Shall set us in the way of his steps, i.e. shall cause us to walk in those righteous ways wherein he walketh, and which he hath prescribed to us. But this us is not in the Hebrew, and may seem too liberal a supplement. And the words may be, and are by almost all other interpreters, rendered otherwise, he (i.e. God) shall set (which may note his stability and constancy in so doing) it (to wit, righteousness last mentioned) in the way of his steps, i.e. in the way wherein he walketh. So the sense of this last clause is the same for substance with the former, as is very usual in this book; righteousness in that clause goes before him, and in this it goes along with him. Righteousness shall go before him,.... The incarnate Saviour, the increase of our land, and fruit of the virgin's womb; and righteousness may be put for a righteous person, as Aben Ezra interprets it; and may design John the Baptist, a holy and just man, Mark 6:20, who was the forerunner and harbinger of Christ, went before him, and prepared the way for him, Luke 1:76.

and shall set us in the way of his steps; the business of John the Baptist being not only to prepare the way of Christ by his doctrine and baptism, but to guide the feet of his people into the way of peace; or to direct them to believe in Christ, and to be followers of him, the Lamb of God, whithersoever he went; who has left an example of grace and duty, that we should tread in his steps, Luke 1:79, the Targum renders it, "in the good way"; and such a way John taught men to walk in.

{h} Righteousness shall go before him; and shall set us in the way of his steps.

(h) Justice will then flourish and have free course and passage in every place.

13. Jehovah Himself appears to lead His people forward. Before Him as a herald goes the righteousness which moves Him to the salvation of His people; and (it) shall make his footsteps a way (to walk in); so that His people may follow without let or hindrance; an allusion possibly to the ‘way’ so often spoken of in the later chapters of Isaiah (Isaiah 35:8; Isaiah 42:16; Isaiah 48:17; Isaiah 49:11; Isaiah 51:10; Isaiah 57:14; Isaiah 62:10). The words are obscure, but this rendering, adopted by R.V., is the best. Other renderings are; (1) and shall set its footsteps in the way of his footsteps, i.e. follow Him closely, cp. Isaiah 58:8; Isaiah 52:12; or, (2) which gives a similar sense, shall give heed to the way of his footsteps; or (3) and shall set its footsteps in the way, march forward freely and unrestrainedly, in contrast to the gloomy picture of Isaiah 49:14; or (4) shall set his footsteps in the way, move God to march forth in saving might.Verse 13. - Righteousness shall go before him. Prepare the way, i.e., for the restoration of the people to God's favour (compare the first clause of ver. 11, and the second of ver. 12). And shall set us in the way of his steps; i.e. cause his people to walk in the way marked out by his footsteps - i.e. by the indications of his will either in nature or in the written Word.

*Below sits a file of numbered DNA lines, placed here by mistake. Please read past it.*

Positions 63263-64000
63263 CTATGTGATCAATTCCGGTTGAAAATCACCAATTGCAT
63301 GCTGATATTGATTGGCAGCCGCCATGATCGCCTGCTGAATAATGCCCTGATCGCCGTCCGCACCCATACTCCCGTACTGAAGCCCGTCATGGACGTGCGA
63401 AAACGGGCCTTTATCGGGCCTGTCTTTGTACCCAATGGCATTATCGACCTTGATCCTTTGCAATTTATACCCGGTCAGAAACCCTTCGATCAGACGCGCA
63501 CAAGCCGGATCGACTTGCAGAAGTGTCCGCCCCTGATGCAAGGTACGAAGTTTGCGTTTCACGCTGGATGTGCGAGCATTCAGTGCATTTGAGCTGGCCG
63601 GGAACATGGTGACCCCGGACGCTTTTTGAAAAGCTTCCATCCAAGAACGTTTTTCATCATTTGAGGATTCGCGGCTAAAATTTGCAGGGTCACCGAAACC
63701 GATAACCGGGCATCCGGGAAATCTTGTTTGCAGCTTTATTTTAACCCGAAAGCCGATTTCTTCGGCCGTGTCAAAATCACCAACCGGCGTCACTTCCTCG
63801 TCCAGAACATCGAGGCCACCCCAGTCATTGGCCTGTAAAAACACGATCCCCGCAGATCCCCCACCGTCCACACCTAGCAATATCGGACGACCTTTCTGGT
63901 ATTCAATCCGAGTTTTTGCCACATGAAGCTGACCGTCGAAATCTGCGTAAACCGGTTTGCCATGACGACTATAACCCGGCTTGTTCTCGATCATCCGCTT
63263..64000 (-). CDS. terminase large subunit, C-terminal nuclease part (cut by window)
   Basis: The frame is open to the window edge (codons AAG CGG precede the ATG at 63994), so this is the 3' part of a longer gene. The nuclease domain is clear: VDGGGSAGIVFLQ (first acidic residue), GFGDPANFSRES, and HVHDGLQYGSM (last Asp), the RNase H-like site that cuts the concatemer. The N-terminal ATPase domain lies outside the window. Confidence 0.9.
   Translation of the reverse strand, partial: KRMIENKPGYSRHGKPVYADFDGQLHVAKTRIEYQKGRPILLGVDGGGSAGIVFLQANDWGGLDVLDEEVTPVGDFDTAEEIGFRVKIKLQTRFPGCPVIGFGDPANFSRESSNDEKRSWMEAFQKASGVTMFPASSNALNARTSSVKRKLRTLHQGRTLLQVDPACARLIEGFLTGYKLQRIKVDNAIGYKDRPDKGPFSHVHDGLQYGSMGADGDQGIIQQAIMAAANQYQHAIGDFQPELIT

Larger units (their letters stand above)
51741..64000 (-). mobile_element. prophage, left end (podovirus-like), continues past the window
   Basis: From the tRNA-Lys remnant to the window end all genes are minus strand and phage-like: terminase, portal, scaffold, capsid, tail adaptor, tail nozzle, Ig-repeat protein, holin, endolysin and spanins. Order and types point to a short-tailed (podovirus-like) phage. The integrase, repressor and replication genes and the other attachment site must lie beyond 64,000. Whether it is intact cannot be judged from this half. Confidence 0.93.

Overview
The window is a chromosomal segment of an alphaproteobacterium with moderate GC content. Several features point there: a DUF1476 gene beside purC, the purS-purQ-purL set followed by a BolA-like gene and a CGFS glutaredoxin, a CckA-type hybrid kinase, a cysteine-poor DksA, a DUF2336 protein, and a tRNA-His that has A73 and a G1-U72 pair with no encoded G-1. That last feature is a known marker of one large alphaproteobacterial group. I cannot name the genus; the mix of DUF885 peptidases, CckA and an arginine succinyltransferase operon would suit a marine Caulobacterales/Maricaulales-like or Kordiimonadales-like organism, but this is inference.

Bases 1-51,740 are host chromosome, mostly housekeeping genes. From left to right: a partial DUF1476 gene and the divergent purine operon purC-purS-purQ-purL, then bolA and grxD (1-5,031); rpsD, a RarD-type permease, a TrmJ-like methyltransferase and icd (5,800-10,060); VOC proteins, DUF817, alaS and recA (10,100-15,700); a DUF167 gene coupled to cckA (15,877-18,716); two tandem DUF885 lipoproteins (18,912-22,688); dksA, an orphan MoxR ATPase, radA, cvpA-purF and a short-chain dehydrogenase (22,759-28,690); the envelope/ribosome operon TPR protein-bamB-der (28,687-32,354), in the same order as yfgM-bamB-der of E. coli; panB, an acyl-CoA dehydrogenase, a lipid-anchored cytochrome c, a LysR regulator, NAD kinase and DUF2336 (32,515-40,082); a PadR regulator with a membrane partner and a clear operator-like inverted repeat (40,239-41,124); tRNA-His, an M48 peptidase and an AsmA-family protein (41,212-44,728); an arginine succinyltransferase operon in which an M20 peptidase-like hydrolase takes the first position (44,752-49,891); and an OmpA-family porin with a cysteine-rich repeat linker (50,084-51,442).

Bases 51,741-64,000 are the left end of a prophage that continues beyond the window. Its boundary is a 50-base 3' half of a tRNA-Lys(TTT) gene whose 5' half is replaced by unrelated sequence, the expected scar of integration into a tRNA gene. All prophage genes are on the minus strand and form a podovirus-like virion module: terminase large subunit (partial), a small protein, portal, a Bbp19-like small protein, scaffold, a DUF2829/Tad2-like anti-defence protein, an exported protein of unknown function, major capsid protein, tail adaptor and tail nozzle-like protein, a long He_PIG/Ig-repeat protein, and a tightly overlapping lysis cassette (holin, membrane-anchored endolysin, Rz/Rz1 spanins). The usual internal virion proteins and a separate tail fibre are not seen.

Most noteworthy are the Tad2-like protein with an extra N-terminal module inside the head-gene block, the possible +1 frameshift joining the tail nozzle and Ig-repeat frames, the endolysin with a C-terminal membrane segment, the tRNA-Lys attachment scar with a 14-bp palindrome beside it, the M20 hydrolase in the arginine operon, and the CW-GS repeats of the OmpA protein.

The poet now prays God to manifest anew the loving-kindness He has shown formerly. In the sense of "restore us again," שׁוּבנוּ does not form any bond of connection between this and the preceding strophe; but it does it, according to Ges. 121, 4, it is intended in the sense of (אלינוּ) שׁוּב לנוּ, turn again to us. The poet prays that God would manifest Himself anew to His people as He has done in former days. Thus the transition from the retrospective perfects to the petition is, in the presence of the existing extremity, adequately brought about. Assuming the post-exilic origin of the Psalm, we see from this strophe that it was composed at a period in which the distance between the temporal and spiritual condition of Israel and the national restoration, promised together with the termination of the Exile, made itself distinctly felt. On עמּנוּ (in relation to and bearing towards us) beside כּעסך, cf. Job 10:17, and also on הפר, Psalm 89:34. In the question in Psalm 89:6 reminding God of His love and of His promise, משׁך has the signification of constant endless continuing or pursuing, as in Psalm 36:11. The expression in Psalm 85:7 is like Psalm 71:20, cf. Psalm 80:19; שׁוּב is here the representative of rursus, Ges. 142. ישׁעך from ישׁע, like קצפּך in Psalm 38:2, has ĕ (cf. the inflexion of פּרי and חק) instead of the ı̆ in אלהי ישׁענוּ. Here at the close of the strophe the prayer turns back inferentially to this attribute of God.